You’re the co-founder and board president of The Mars Generation, which advocates for a mission to the Red Planet. Based on the conversations you’ve had with your mentors, such as Italian astronaut Luca Parmitano, as well as your own research, what are the most significant obstacles on your (and our) path to Mars?
I believe that the most significant challenge we face in going to Mars within our lifetimes is maintaining public interest, excitement, and support. I have no doubts that we will be able to solve the scientific and engineering challenges involved in a journey to Mars. Maintaining public interest, and continuity of focus, in a goal which is 20 years of hard work in the future is a much larger challenge. This is a big part of the work that my nonprofit, The Mars Generation, does. Exciting people about STEM and space exploration, and advocating for NASA’s Journey to Mars.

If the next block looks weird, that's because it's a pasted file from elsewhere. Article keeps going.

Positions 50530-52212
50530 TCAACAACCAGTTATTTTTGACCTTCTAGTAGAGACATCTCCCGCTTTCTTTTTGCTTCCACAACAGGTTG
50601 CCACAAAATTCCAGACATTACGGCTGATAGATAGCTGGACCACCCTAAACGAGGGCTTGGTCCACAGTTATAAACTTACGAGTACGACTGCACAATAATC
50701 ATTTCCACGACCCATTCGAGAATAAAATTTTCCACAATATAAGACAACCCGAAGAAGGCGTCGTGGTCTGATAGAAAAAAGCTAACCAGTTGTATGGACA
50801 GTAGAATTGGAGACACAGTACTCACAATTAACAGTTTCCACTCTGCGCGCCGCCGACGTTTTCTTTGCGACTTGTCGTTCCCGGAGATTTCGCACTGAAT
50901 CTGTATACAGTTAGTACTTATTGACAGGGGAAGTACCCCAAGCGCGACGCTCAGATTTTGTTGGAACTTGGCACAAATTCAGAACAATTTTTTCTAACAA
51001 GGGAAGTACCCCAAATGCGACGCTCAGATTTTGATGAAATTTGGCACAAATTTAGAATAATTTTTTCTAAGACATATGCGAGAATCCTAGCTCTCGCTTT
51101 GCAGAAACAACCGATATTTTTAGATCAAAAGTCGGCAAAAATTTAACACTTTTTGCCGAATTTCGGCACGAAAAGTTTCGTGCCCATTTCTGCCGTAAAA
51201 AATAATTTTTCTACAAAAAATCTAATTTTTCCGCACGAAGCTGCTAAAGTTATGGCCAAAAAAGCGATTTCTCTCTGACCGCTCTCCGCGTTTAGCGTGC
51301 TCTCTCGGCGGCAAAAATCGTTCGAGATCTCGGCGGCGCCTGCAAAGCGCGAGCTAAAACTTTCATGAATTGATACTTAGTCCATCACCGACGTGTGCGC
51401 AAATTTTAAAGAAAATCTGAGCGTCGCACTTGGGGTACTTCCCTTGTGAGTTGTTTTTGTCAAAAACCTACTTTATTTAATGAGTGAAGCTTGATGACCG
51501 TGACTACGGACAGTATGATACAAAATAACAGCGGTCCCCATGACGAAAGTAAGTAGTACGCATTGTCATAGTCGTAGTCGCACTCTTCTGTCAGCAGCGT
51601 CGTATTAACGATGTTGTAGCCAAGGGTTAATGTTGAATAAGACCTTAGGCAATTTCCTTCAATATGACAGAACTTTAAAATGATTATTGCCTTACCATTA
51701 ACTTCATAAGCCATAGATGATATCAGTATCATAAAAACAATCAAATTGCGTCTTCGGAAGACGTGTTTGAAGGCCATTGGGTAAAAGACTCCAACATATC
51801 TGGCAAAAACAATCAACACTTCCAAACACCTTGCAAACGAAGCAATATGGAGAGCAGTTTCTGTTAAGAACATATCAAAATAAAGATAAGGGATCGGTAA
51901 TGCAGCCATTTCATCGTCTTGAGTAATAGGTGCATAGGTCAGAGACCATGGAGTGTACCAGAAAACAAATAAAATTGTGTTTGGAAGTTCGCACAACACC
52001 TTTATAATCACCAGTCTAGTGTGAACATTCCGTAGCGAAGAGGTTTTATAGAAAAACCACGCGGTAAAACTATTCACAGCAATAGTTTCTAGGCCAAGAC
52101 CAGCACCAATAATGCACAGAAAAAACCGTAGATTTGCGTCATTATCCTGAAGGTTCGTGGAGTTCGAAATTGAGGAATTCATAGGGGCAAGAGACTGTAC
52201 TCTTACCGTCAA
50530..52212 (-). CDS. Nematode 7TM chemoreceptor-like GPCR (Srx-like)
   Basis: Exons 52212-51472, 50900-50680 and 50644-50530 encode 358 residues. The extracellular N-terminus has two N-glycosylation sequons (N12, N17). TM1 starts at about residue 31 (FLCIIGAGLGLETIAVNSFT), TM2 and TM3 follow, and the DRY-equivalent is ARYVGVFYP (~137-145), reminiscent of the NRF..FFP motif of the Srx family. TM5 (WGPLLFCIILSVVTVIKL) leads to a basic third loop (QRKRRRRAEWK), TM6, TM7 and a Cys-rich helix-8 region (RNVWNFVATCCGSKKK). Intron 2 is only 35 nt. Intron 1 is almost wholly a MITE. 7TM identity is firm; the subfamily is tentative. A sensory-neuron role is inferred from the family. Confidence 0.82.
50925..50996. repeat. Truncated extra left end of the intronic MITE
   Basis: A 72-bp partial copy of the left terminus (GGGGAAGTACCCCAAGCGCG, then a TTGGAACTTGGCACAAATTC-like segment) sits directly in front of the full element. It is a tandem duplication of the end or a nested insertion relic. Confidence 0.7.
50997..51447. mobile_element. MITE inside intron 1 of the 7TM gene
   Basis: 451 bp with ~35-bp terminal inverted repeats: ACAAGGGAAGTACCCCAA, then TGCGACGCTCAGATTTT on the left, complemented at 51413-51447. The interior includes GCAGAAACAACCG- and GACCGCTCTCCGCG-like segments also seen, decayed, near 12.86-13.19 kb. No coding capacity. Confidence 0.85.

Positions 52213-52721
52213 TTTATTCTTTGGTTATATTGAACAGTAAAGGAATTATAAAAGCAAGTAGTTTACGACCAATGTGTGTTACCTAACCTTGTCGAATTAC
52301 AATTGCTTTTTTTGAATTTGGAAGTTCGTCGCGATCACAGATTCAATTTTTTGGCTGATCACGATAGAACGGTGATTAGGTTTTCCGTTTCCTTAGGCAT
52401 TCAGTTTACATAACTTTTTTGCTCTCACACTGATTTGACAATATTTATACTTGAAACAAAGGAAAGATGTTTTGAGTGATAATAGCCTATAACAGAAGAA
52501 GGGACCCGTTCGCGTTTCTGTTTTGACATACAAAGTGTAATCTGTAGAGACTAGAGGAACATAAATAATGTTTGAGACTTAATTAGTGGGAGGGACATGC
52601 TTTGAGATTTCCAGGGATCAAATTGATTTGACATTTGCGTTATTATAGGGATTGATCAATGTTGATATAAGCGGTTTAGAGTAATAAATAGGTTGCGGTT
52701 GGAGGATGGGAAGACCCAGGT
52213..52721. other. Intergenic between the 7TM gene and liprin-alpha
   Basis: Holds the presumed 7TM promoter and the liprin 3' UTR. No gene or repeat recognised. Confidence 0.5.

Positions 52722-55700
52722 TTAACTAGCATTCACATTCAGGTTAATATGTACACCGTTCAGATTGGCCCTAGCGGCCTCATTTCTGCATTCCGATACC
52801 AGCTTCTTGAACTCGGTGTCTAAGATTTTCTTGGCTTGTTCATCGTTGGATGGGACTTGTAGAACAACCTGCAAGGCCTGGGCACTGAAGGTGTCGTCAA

While many children dream of becoming astronauts, you’ve displayed remarkable drive and clarity, pursuing degrees in relevant science as well as learning Chinese and Russian. For those dreamers out there who struggle with maintaining direction, do you have any advice for staying on track?
My best advice for maintaining focus and drive towards a dream — especially one which may seem quite far out — is to have a plan (and write it down) but also to be fluid. Have a plan that you hope to follow, and landmarks that you aspire to achieve, but be open to changing that plan as your circumstances change. Life is always shifting. One day an unexpected opportunity might be thrown at you, whereas the next you might encounter what seems like an insurmountable road block to your goal. Don’t be dismayed if life causes you to change your plan. There are many paths to every goal.